Living organisms are able to control the formation of inorganic compoundslike calcium phosphate, calcium oxalate, iron oxide, or iron sulfide.Furthermore, they are able to generate highly structured, hierarchicallyordered composites with attractive properties like high mechanicalstrength or impact toughness. This ability to control the formation of agiven inorganic, e.g. to stabilize a given crystal phase, size, and shapeis a fascinating and highly complex scientific problem that we are onlybeginning to understand. While we know now that proteins and sugars areresponsible for the observed highly ordered organic-inorganic hybridstructures, little is known as to how these organic matrix moleculescontrol nucleation and crystal growth of individual mineral particles– let alone the complex organization of matter on larger lengthscales – on a molecular level. Even less is known about specificinteractions of peptide fragments with the metal ions and the growingcrystal and how they influence crystal nucleation and growth.
The goal of the proposed research is to deepen our understanding ofbiomineralization and in particular to improve our understanding ofnucleation, crystal growth, and crystal-peptide interactions. We will usea synthetically simple system to investigate those processes: (1) we willsynthesize “solid” lipid/peptide amphiphile (PA) hybridtemplates via the Langmuir-Blodgett or Langmuir-Schäfer technique andinvestigate their structure in situ in dependence of the ions present. Wewill also investigate the structure of the peptide amphiphiles and thelipid/PA hybrids in solution both with and without metal cations present.(2) We will investigate the precipitation of calcium phosphates andoxalates and iron oxides and sulfides on these templates and in solutionwith the PAs and the lipid/PA hybrid templates present. Experimentally, wewill use light scattering for solution studies, in situ Raman microscopyfor high time resolution chemical information, in situ and ex situ AFM forcrystal size, shape, and number density determination, and variouselectron microscopic techniques for chemical and structuralinvestigations.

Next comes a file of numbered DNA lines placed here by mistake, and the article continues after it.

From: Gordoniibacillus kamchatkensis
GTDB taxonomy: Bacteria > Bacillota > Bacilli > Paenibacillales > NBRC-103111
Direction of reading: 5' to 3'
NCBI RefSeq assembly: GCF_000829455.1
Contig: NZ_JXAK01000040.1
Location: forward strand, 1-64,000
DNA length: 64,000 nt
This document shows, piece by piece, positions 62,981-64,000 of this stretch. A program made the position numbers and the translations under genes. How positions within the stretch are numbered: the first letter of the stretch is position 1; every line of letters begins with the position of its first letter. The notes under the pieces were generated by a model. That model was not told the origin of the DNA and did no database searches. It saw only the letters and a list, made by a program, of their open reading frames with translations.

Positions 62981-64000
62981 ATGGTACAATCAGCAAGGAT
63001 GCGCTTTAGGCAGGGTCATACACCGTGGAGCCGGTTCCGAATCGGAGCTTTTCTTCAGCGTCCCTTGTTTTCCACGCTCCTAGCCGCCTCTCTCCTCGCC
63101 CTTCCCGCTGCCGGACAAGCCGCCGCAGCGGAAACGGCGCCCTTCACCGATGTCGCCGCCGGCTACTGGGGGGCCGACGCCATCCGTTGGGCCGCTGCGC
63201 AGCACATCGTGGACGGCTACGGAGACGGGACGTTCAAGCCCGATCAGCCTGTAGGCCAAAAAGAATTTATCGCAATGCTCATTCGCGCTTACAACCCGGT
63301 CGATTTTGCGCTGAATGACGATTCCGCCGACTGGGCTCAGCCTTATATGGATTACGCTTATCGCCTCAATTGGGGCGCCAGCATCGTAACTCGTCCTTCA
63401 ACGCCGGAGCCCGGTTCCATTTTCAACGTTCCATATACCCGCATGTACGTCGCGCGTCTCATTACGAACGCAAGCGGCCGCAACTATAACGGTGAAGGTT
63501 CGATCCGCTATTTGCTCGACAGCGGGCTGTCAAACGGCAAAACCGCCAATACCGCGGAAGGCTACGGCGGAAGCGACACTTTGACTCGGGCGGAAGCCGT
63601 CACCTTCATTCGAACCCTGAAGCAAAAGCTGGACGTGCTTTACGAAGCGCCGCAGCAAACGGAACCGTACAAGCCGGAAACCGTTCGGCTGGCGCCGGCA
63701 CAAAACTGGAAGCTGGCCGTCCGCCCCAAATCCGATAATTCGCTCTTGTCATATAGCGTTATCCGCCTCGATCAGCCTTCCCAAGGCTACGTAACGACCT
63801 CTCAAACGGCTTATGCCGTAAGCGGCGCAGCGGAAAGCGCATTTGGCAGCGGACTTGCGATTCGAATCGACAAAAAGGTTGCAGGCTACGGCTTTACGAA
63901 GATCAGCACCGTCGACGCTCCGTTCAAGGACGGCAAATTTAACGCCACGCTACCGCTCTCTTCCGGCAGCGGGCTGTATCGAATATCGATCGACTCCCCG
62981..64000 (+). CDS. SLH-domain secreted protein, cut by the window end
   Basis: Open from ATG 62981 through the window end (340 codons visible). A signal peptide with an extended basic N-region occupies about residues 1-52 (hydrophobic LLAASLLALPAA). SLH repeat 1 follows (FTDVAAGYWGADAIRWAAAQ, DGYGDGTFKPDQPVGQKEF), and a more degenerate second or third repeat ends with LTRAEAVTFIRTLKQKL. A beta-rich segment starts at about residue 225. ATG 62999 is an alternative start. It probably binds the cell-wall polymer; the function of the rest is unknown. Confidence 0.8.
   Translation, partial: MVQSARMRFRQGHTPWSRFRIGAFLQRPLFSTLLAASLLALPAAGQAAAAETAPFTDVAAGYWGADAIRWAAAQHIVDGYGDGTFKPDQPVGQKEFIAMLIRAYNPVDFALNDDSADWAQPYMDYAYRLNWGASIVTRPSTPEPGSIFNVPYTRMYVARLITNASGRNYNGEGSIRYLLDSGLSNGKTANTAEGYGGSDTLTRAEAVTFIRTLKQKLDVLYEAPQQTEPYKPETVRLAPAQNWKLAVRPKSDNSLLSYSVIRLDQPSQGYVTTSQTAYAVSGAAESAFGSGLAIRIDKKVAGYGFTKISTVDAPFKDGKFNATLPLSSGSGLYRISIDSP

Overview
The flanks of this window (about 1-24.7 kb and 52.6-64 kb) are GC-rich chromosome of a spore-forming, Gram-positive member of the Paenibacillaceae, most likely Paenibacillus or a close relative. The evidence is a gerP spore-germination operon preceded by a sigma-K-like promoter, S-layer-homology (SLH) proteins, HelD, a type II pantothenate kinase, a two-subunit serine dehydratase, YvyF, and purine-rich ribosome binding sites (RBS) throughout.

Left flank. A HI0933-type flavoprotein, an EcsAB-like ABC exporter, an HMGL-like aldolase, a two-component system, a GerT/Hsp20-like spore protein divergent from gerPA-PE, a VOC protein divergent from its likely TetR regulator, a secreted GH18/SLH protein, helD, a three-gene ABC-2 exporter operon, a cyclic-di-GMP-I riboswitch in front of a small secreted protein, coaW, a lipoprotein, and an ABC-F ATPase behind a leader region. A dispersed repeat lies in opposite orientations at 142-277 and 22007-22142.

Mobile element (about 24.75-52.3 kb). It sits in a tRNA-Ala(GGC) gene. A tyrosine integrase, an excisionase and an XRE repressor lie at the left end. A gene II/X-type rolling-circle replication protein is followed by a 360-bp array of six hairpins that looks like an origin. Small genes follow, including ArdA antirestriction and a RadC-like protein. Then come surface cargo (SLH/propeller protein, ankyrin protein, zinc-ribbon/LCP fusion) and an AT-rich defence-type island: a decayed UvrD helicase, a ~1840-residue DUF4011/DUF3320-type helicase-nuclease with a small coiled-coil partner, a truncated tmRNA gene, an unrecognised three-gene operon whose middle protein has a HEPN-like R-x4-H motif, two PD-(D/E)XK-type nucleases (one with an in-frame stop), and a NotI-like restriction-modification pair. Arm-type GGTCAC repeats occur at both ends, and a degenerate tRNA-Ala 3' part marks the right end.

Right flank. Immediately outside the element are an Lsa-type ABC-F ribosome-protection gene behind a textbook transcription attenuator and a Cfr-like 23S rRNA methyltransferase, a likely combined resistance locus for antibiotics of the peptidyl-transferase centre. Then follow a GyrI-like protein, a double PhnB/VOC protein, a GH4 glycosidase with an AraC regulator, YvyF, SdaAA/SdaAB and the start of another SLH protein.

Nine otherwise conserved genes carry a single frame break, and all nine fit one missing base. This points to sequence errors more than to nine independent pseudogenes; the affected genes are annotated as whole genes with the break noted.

On a scientific level, this study will provide insight in twobiomineralization key questions: (1) we will measure how the structure ofshort peptide with 3 to about 20 amino acids and their supramolecularassemblies change in the presence of a ions and (2) we will quantify howdifferent peptide segments affect crystal nucleation, growth, growthkinetics, morphogenesis, crystal phase formation, and – ultimately– the formation of a higher order structure. In short, ourexperiments will provide the highest chemical and temporal resolutionrealized in biomineralization studies so far. The system is syntheticallyversatile so that it will be possible to develop a combinatorial-likeapproach to biomineralization.